Category Archives: Capitalism

The Attack on Facebook is not for our Benefit

It’s some achievement to get me sympathising with Mark Zuckerberg. But denunciations from a powerful combination of a parliamentary committee in the UK and self-appointed watchdogs of the new media like the Guardian almost managed it.

The digital, culture, media and sport select committee finally published a damning report into Facebook after an 18-month investigation, as reported today by the Guardian.

The solutions demanded by the committee, however, are intended not to make Facebook and new media more accountable, as the report claims, but to reassert the dominance of the British state in surveilling the public and revive the declining fortunes of the more trusted old media corporations, the Guardian very much included.

And lurking behind it all is the terror of the political-media class at the spread of a new kind of political insurgency – a rejection of the current status quo for war and neoliberal pillage – given voice on new media platforms that is readily dismissed, by both the committee and the Guardian, as “fake news”.

What is really at issue becomes clear the moment one starts to unpick the report. It intentionally conflates three entirely different problems, muddling them together to win support for all three.

The aim is to hammer Facebook into submission, not for our benefit – as is desperately needed – but so that the state and media establishment can “take back control”.

Let’s look at the report’s conclusions.

First, it rightly accuses Facebook of being “digital gangsters”, harvesting private information so that it can be sold. Facebook, the committee warns, has been monetising our private lives.

“Facebook continues to choose profit over data security, taking risks in order to prioritise their aim of making money from user data,” the report states.

It hardly needs pointing out that Facebook is a for-profit company that specialises in accumulating information, the details of our lives we willingly hand over.

It was inevitable that a global company providing a digital platform for sharing information between friends would get greedy and share that same information privately with those who wish to exploit us, whether commercially or politically.

Until data-sharing companies arose, the state and its security services had a near-monopoly on such covert surveillance. Think of all those CCTV cameras dotted along the high street. Or watch an episode of TV show The Hunted, where former police officers quickly hunt down members of the public on the run.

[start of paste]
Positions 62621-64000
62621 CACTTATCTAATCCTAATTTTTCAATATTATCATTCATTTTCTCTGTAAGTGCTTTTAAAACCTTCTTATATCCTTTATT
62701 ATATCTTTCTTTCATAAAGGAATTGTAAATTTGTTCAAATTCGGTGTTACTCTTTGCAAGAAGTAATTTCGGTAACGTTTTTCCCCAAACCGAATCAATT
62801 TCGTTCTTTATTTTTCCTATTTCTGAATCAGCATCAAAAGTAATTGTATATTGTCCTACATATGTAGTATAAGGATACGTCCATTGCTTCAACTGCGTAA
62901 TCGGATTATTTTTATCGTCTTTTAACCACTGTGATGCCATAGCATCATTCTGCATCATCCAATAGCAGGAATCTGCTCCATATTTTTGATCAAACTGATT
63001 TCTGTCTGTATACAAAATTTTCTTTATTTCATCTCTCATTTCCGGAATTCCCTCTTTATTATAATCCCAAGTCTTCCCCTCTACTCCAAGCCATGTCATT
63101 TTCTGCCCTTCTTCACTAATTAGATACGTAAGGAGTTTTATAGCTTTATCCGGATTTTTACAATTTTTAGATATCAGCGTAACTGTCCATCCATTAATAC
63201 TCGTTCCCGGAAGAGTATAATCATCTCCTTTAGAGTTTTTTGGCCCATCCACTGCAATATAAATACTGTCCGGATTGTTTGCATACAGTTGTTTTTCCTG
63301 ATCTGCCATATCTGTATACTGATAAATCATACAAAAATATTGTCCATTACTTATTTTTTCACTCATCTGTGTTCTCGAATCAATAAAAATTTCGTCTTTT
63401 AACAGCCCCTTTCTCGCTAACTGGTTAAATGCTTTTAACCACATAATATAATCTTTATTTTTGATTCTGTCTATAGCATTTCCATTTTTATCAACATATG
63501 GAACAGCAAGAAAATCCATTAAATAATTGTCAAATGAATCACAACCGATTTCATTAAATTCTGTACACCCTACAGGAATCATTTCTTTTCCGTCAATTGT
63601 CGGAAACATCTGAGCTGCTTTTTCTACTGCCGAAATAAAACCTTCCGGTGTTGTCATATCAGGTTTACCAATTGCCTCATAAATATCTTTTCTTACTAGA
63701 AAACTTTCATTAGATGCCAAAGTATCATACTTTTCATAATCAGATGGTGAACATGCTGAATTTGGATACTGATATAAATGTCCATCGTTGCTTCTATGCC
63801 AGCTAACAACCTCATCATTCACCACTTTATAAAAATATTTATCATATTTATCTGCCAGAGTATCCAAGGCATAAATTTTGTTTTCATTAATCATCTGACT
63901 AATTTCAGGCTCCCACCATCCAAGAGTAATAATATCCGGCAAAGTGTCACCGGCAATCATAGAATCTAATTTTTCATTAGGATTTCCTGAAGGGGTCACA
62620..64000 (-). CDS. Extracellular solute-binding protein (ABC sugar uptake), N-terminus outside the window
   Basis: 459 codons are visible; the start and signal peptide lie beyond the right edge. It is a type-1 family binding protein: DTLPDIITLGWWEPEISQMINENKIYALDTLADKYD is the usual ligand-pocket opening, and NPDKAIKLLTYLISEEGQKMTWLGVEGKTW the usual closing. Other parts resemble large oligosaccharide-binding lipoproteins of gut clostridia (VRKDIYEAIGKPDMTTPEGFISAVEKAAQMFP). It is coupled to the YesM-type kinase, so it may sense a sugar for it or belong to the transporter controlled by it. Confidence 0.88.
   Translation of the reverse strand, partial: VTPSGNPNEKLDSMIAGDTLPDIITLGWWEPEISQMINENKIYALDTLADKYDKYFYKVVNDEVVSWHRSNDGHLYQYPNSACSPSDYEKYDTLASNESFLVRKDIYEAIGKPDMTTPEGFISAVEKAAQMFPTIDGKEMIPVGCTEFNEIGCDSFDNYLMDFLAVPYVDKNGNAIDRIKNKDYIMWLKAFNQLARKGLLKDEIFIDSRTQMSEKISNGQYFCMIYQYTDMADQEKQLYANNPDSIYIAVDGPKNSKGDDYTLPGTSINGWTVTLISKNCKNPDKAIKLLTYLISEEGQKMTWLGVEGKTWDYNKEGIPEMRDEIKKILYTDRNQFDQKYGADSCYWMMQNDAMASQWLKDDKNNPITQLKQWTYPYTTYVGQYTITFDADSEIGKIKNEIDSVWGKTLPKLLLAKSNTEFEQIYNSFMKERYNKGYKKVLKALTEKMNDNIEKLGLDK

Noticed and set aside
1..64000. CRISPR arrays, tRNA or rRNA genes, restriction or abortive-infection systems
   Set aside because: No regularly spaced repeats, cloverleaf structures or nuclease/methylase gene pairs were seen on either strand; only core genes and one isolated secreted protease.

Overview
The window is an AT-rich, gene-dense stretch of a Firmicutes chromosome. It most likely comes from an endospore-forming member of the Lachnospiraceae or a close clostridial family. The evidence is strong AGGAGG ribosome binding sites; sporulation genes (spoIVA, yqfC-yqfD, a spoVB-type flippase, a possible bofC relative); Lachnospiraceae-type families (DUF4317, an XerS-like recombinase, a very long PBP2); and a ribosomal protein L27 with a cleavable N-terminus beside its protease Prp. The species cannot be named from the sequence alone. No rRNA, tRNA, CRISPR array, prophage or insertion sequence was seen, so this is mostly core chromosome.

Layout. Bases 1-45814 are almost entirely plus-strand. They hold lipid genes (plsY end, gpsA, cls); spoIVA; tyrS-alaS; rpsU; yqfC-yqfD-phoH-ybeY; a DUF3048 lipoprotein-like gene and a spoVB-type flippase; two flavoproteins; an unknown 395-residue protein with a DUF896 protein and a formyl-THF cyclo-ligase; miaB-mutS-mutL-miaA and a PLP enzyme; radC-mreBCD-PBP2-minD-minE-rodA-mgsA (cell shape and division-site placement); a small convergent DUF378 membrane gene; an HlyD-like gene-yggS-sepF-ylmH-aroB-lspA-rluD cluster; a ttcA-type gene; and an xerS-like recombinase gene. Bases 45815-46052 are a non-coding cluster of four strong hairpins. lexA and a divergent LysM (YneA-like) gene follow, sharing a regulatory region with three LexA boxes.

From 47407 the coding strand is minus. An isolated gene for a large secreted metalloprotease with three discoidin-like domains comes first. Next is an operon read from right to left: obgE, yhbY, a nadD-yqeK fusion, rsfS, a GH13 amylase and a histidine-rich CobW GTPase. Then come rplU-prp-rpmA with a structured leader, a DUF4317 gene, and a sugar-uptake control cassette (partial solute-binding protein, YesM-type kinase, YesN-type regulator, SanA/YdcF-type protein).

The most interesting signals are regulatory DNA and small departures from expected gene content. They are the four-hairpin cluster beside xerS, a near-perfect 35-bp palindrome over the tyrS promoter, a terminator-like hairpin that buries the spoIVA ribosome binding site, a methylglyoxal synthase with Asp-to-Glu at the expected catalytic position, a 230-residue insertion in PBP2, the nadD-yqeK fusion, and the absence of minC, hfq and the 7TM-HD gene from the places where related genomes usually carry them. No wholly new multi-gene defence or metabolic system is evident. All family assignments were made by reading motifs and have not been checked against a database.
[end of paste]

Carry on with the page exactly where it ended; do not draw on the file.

The parliamentary report sounds much less like a clarion call for our privacy to be respected than a threat to Facebook from the establishment over such information being spread around too much.

Because when this kind of data becomes too accessible, you risk unpredictable outcomes, like a Dominic Cummings using it to engineer victory in the Brexit referendum. And who knows, if this carries on, one day the Scottish nationalists might find a way to win independence from London rule.

Second, the committee is exercised by the fact that Facebook has created “market dominance” for itself to “crush rivals” and is “shutting them out of its systems to prevent them from competing with Facebook or its subsidiaries”.

Hmm, doesn’t that sound exactly like what companies are supposed to do in our neoliberal capitalist societies? After all, if we turn our attention to the old media for a moment, hasn’t Rupert Murdoch been allowed to create “market dominance”? Doesn’t he seek to “crush rivals”? Don’t all large companies try to “shut out” competitors? Why is it so bad only when Zuckerberg, does it?

Or is this not really about “market dominance”, but about a young upstart social media corporation replicating the economic models of the old media giants and nudging them into the long grass?

The problem is not that Facebook has market dominance, but that our economies are nowadays premised solely on the idea that a tiny number of corporations gain market dominance. Let’s challenge that idea, not single out Facebook.

Third, we get to the nub of what this is all about. The giveaway is in the report’s remit, as explained by the Guardian: it was set up in response to concerns “about the influence of false information and its ability to spread unscrutinised on social media”. Or as the paper describes it more pithily elsewhere, the committee was investigating “disinformation and fake news”.

The goal here is not just to ensure that the state regains control over our private information and that the old media regain their commercial  advantage.

More importantly still, the goal is that both get to control the political agenda, the ideological narrative. All that fearmongering about “Kremlin bots” and “fake news” on social media is designed to curtail dissidents voices, those who demur from the centrist – warmongering, planet-destroying, neoliberal – consensus.

The critical left – anything to the left of the Blairites, including Labour leader Jeremy Corbyn – are being presented as politically toxic as the white-supremacist right. Both are viewed as equally a threat, as evidence of a dangerous populism, as the wild weeds sown by “fake news”.

The committee report is simply the latest hammer blow against the new media, with Facebook most prominent, to bring it into line, to fully subordinate it to the traditional political and media class.